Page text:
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In 3ds Max 2011 Essential Training, author Aaron F. Ross demonstrates how to use this top-tier application for digital content creation, widely used in diverse industries such as architecture, industrial design, motion pictures, games and virtual worlds. This course covers modeling with polygons, curves, and subdivision surfaces, defining surface properties with materials and maps, setting up cameras and lights, animating objects, and final output rendering. Exercise files accompany the course.
If we want to have a more customized shape to a spline primitive or a so-called shape in 3ds Max language, we need to convert that spline primitive to editable. So it's similar to what we did in the modeling basics chapter, in which we converted a parametric object to an editable object. It's the same process here. I have got a star and I will go into its Modify panel so that we can see that it's got all these parameters.
It's got radius and so on. I can play around with those and I do want to be careful that I don't get corrupted splines. Notice as I reduce this radius, things are starting to crash into each other so you have to be careful about this. This is not a desirable outcome. You can see the fillet radius is too great. I mean that might be nice again for abstract art purposes and you might have some fun with this in an experimental film, but this is not going to work to model a solid object.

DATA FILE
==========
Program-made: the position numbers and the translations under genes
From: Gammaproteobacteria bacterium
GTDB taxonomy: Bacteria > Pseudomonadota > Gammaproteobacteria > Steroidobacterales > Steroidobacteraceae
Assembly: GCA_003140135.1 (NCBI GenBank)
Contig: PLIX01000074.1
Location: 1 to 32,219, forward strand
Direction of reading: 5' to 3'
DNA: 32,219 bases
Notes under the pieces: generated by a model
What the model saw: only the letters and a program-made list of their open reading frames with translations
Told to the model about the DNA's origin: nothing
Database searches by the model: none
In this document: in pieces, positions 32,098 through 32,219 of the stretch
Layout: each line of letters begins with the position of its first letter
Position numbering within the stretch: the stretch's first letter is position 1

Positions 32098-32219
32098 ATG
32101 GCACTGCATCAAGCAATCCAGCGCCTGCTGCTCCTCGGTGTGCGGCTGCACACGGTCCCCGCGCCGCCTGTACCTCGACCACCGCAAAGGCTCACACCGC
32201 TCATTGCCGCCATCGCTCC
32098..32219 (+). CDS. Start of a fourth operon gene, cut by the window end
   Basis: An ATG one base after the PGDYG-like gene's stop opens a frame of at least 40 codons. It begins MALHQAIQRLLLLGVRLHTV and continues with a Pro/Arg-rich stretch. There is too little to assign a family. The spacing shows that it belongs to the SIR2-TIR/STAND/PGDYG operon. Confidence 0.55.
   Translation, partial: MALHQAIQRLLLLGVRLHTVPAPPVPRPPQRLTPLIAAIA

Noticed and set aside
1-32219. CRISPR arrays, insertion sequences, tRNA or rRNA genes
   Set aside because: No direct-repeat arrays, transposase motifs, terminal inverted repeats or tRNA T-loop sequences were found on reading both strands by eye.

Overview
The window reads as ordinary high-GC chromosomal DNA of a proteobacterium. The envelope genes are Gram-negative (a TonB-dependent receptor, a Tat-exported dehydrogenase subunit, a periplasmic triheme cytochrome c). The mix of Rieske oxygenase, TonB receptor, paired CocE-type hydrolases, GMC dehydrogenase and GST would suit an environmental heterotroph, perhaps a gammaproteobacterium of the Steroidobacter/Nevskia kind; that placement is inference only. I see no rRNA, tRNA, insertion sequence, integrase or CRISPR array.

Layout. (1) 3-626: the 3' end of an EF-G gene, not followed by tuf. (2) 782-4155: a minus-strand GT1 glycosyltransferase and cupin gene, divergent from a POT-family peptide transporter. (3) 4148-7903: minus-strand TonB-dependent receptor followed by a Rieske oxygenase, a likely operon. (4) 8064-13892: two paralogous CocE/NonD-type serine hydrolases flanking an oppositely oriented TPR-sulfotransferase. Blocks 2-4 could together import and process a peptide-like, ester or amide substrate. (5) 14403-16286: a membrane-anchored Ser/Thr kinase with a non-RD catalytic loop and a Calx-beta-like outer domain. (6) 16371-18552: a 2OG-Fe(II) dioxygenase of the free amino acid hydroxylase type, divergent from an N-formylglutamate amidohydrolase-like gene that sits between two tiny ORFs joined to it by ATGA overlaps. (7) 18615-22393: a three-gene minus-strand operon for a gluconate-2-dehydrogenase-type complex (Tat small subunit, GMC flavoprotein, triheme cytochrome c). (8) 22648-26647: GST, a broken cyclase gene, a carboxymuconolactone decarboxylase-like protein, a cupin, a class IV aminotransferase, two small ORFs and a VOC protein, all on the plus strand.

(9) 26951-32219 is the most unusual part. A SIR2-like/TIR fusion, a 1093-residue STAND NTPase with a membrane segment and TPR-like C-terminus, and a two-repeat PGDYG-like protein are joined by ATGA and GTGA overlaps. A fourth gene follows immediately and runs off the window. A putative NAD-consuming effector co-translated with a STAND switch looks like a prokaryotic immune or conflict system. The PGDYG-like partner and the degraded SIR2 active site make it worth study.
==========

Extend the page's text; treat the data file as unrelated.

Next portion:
So you have to be real cautious about it. The size of this fillet has got to be very, very small in this case. So I have got basic parameters, but I am limited to what are provided here. If I wanted to make this more organic so that it was not perfectly regular, I would need to convert it to editable spline. So the same way that we convert a mesh object to editable, we can convert this spline object to editable. Just right-click in the viewport and choose Convert To, and we want to do the first one on the list here, Convert to Editable Spline.
Release the mouse and you will see no longer do we have a star, no longer do we have any parameters, such as Fillet Radius, and in its place we have got an editable spline object with sub-object types: Vertex, Segment, and Spline. You will also notice that there is a great variety of tools that you can use with Editable Spline. We are not going to do an exhaustive catalog of all these tools, but we will take a look at the most commonly needed ones.
So that's how you can convert a parametric spline into an editable spline.
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